The Steinhart Ocean range of watches are extremely well known and highly regarded as a brilliant affordable homage to the Rolex Submariner. Their similar timeless design, great spec and high build quality for around the €350 make them rightly so stand out amongst the rather large crowd of affordable divers. The Steinhart Ocean Vintage Military, owes homage to the rare and rather desirable 5517 Mil-Sub (military submariner), which was a limited run of watches made specially for the Royal Britsh Navy in the early 70’s. The main distinctive features of the Mil-Sub over a standard Submariner is the bezel with the full 60 minute markers, the sword hands rather than the classic Rolex Mercedes hands, and the lumed hour markers. Anyway, that’s enough on the original, let’s take a look at how the Steinhart Ocean Vintage Military fares by today’s standards.
Steinhart Ocean Vintage Military Watch Review
First thing you notice is the bezel. It is very bold and attention grabbing with it’s unusual minute markers all the way around. It has a good thick scalloped grip surrounding the outer edge, providing perfect grip and is aesthetically pleasing. It is well machined and is not sharp or hard on the fingers whilst rotating the bezel.
Within the bezel is the domed sapphire crystal, which in itself is slightly raised – giving a two-layered effect. First a steep angle, then the lovely sweep of the dome. There is great double anti-reflection coating on the underside. Helped with the dome this is extremely effective to stop most reflections.
The 42mm stainless steel case is brushed on the top, and polished on the sides and back. It is very well machined and impeccably finished. This is most likely due to the length of time these cases have been manufactured for. They have had plenty of time to refine and hone the quality and finish of the case!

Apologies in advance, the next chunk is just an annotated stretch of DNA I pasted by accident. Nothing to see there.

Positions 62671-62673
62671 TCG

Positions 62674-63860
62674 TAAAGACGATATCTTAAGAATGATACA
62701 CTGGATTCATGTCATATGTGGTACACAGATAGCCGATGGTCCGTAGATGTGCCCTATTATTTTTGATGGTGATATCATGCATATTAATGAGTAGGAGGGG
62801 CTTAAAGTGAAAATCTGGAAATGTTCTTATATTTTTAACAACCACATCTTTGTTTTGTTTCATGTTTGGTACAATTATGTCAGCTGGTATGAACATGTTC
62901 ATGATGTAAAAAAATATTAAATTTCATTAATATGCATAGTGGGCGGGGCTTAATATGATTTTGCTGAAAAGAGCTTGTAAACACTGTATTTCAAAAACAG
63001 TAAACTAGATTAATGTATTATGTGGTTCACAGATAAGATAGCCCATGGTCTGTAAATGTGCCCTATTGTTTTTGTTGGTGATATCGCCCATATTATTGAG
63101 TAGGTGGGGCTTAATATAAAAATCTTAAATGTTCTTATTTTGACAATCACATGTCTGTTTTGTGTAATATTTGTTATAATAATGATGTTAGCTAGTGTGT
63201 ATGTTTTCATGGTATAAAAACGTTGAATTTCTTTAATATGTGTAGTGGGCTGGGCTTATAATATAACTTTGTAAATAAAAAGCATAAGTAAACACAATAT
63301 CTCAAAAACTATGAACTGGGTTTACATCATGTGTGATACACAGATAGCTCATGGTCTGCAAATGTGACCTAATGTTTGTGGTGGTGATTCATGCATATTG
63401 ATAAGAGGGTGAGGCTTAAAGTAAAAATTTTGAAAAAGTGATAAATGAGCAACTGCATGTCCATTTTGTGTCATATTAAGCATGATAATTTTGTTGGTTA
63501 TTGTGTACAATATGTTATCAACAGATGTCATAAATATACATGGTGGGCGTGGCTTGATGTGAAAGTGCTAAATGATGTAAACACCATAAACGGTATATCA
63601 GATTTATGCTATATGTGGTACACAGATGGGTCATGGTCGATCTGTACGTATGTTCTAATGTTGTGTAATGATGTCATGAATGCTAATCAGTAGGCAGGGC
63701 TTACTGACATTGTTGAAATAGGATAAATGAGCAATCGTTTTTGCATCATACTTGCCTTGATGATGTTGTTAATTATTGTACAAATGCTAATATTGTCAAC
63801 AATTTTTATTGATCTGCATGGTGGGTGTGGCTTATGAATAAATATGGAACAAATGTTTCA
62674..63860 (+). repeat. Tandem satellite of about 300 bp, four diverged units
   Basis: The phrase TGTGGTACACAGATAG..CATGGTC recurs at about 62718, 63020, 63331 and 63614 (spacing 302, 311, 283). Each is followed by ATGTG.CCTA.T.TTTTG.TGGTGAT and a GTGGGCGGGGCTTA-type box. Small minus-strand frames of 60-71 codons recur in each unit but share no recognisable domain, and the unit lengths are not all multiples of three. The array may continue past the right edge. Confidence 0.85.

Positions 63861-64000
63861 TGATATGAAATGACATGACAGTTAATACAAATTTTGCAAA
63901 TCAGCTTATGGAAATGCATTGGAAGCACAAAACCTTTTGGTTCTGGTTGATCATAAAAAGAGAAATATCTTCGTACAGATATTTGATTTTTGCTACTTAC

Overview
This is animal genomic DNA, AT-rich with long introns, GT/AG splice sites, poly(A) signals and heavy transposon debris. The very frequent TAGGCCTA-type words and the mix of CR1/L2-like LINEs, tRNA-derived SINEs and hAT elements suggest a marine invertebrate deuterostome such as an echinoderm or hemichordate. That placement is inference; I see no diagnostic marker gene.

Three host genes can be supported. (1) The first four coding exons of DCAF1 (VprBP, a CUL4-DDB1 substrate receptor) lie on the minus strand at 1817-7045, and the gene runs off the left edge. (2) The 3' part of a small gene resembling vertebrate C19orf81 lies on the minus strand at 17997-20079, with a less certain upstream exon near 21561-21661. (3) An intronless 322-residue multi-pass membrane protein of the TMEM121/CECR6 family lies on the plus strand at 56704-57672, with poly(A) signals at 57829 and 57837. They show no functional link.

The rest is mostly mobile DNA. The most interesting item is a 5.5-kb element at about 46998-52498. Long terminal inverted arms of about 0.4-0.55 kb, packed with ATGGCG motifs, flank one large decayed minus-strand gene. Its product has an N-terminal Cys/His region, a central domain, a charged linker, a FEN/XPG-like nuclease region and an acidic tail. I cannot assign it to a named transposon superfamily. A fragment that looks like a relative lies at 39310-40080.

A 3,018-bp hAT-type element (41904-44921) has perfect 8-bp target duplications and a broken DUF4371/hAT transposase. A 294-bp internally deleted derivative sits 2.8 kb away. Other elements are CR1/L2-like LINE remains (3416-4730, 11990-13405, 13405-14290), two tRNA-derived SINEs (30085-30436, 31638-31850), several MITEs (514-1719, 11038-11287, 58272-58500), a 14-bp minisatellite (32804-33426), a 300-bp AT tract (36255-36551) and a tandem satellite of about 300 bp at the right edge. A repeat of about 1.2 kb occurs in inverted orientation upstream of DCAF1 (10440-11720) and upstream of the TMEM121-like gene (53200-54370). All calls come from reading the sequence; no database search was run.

One thing which is a slight downside with the case is the extremely flat lugs. Rather than arcing in toward the wrist, they follow the line of the case straight out, giving the whole watch head a very flat appearance. This results in the watch head sitting very flat on the wrist, the top and bottom almost “sticking outwards” from the wrist. Many people have expressed their concerns with this. If you have wrists smaller than 7″, it would be a big issue. I just about get away with it, with my slightly larger than 7″ wrists. So anything larger than that would definitely be fine.
The screw-in crown is very nice, due to the great looking touch of the Steinhart logo being a major feature. The matt engraving around the logo is very deep and perfectly done, and really makes the logo stand out. The grip is good, thanks to the deep indentations all the way around the crown, which aren’t too sharp.
The crown guards fit snugly around the crown if you are looking at the case crown-on. Looking at the watch face-on, the crown guards extrude quite a far way out, resulting in maximum protection for the crown itself, yet do not appear to be overbearing from a design standpoint.
The screw-in case back has again, nice a deep etching. It has a seahorse with what appears to be a trojan on it’s back, and all the details around the outside edge. I am quite surprised to find that Steinhart have decided to omit the serial number on the Ocean Vintage Military.
The dial is all very flat with the deep matt black colour and texture drawing your eyes and all light in. Obviously with its vintage inspiration, the colours are all “aged”.
The super luminova vintage lume hands are well made, and are polished stainless steel with lumed centres. The hour hand is a fat sword, the minute hand is long and straight with a point, and the second hand is a very thin point with a small lumed arrow head on the tip. The lume is quick to charge and has reasonable strength.
The hour markers are not applied, but rather are blobs of lume on the dial. Personally, I prefer applied items on a watch face, which the Ocean Vintage Military has none, but it is understandable due to the fact that it is a direct homage to the Rolex, which didn’t have any.